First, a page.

Life can be incredibly difficult sometimes. When you have to deal with the harsh events that are a natural part of life, it can be emotionally and physically trying. Facing tragedy or extreme hardship is never easy, but learning to handle them better can make a significant difference in the way you react and recover. Some people don't have the resources to deal with these events, so they're never able to fully overcome these challenges, but others can overcome difficulties time and again. The ability to face and overcome life's hardships is referred to as resilience. Read on to learn how this skill can help you.
At some point, everyone will have to deal with an event that will test their emotional strength and stability. For some, it will be the loss of a loved one, an injury, or an illness. Resilience training gives you the tools to adapt to, manage, and recover from this kind of adversity. Although it's a relatively new method of training, it's grown to help thousands of people every year.
A resilience training program is usually very short. It might only require a few sessions of a few hours each. The content and length will vary depending on the program, but all of them will assess your resiliency factors. They'll also give you tools and advice to boost your coping skills and your support network, so you can improve the way you process difficult events and experiences. After the training, it's ultimately up to you to employ these tools. This is why these programs generally recommend a good support system combined with talk therapy.
After resilience training, people often report improved quality of life and a decrease in depression and anxiety following emotional events. They experience many of the following benefits as well:
Resilience is your threshold for adversity. It's your ability to adapt and move past major stresses and trauma. Unlike an attribute like strength, the benefits of resilience are seen over long periods. It helps you maintain a positive quality of life after negative events, which in turn helps you avoid illnesses and the long-term damage stress can cause. High resilience also allows you to feel more in control of your life and more able to affect an outcome.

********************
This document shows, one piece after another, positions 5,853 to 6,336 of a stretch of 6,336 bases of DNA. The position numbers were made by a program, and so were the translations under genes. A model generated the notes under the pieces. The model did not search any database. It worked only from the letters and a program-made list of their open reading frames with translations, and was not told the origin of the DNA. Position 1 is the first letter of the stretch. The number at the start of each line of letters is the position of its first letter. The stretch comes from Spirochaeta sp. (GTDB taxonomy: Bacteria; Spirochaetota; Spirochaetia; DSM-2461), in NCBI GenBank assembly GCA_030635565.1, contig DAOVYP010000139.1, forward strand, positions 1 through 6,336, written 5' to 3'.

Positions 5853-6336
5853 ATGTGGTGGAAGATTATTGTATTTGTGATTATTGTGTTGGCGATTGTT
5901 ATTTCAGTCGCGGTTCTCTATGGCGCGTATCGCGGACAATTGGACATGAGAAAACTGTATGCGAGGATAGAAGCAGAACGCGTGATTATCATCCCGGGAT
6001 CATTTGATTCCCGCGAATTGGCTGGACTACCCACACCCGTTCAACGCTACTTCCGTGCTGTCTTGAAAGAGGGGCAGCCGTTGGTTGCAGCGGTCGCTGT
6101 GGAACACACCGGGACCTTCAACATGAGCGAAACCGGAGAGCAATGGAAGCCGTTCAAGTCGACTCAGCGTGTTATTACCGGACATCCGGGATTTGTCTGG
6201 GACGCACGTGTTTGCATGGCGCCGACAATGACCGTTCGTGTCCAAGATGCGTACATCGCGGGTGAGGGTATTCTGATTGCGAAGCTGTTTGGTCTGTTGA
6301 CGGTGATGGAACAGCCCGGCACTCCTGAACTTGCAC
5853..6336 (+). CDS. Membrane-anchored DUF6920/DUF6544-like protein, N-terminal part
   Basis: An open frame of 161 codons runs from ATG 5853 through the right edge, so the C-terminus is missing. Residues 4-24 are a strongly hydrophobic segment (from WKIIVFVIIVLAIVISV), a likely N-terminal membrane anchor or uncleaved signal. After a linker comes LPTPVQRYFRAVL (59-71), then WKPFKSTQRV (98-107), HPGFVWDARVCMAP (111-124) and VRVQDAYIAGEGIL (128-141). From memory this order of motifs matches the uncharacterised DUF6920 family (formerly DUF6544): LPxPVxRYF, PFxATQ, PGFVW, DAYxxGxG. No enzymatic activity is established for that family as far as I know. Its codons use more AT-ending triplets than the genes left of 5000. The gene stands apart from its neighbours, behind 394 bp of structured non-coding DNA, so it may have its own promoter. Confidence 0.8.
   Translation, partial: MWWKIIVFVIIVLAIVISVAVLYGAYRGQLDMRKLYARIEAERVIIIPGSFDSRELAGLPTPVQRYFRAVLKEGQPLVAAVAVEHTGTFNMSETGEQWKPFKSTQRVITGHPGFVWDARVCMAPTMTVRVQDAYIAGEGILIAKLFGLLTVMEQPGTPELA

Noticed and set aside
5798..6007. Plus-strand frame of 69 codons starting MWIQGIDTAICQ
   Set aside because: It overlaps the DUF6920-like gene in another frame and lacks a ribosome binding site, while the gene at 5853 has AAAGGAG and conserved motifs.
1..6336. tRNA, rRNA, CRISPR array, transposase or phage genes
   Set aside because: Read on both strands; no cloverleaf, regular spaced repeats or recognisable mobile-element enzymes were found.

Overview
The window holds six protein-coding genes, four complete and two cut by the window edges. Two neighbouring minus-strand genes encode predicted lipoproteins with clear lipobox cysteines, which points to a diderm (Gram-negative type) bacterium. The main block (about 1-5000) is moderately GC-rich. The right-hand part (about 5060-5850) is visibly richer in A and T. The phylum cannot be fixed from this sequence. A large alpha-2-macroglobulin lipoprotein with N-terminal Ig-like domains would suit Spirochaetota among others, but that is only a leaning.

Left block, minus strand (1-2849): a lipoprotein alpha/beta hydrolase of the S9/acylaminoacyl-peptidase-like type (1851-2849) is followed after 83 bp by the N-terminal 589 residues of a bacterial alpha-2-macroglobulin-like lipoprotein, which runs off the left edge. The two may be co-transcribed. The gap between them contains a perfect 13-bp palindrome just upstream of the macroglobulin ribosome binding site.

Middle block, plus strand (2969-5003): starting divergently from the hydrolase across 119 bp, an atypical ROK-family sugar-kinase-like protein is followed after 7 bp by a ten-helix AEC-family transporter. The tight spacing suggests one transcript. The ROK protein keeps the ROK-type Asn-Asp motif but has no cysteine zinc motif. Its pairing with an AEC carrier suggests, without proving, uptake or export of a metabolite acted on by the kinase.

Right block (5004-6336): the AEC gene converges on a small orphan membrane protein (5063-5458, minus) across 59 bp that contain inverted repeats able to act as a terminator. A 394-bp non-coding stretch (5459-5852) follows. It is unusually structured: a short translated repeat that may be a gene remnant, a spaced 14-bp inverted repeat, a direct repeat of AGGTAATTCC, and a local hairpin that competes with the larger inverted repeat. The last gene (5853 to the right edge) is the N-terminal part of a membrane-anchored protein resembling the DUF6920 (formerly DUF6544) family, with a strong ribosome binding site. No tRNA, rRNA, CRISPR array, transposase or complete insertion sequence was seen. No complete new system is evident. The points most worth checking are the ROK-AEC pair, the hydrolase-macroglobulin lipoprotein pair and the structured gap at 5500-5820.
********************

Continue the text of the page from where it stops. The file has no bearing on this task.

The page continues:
People with low resilience tend to focus on negative outcomes and problems. Stresses can compound, and some will eventually feel overwhelmed. Using a coping mechanism that will aggravate problems, such as drinking or binge eating, is also a sign of low resilience. If you can't handle and move past problems, it will take a toll on your mental and physical health, and you're unlikely to enjoy your life as much as you could with improved resilience.
There are a number of factors that contribute to resilience. Therefore, these are the skills that resilience training seeks to teach or encourages you to develop.
Resilience training aims to help participants embrace certain mentalities, become more self-aware, and develop skills to manage and bounce back from adversity. These objectives are accomplished through the following techniques.
Resiliency training offers stress reduction techniques geared towards a variety of personalities, including meditation, yoga, exercise, visualization, deep breathing, and systematic muscle relaxation. You'll learn that it's also wise to avoid unnecessary stressors and minimize necessary ones.
Traditional coping skills like time with family and friends, spirituality, and therapy work for many people, but they don't necessarily work for everyone. Others find solace in hobbies as diverse as comedy or a form of martial arts. To increase your resiliency, find something that gives you a period of peace and tranquility from negative thoughts during stressful times.
Knowing yourself can help you understand your strengths and weaknesses, so you can set realistic goals. Self-awareness also helps you improve because you can see what you might need to change about yourself. Furthermore, it's integral to having healthy levels of self-esteem. With greater self-awareness, you'll be able to keep things in perspective, so you can stop catastrophizing minor situations and make things better where possible.
When you cultivate hope and look for ways to move forward, you can learn to take positive steps instead of detaching from your circumstances. You may be able to take decisive actions that will improve the situation itself, or your actions may minimize the damage it causes you. Sometimes, it's good enough to simply be there for the people who depend on you. That in itself can be a positive action that can help you cope with difficult times.
A growing body of work suggests that helping children become more resilient can better prepare them for sudden and traumatic shocks. These can have significant effects on their development and constitution later in life, but resiliency can minimize these effects. However, building resilience in children often goes beyond teaching skills; instead the environment where a child is raised may need to be addressed.
A strong bond with their primary caregiver starts at or possibly even before birth. Skin-to-skin contact and attention reinforce these bonds. At about the age of five, the child needs to be given more control over their activities and should begin to solve their own problems. Learning to problem solve starts to build independence and shows that the caregiver trusts the child, both of which can build resilience.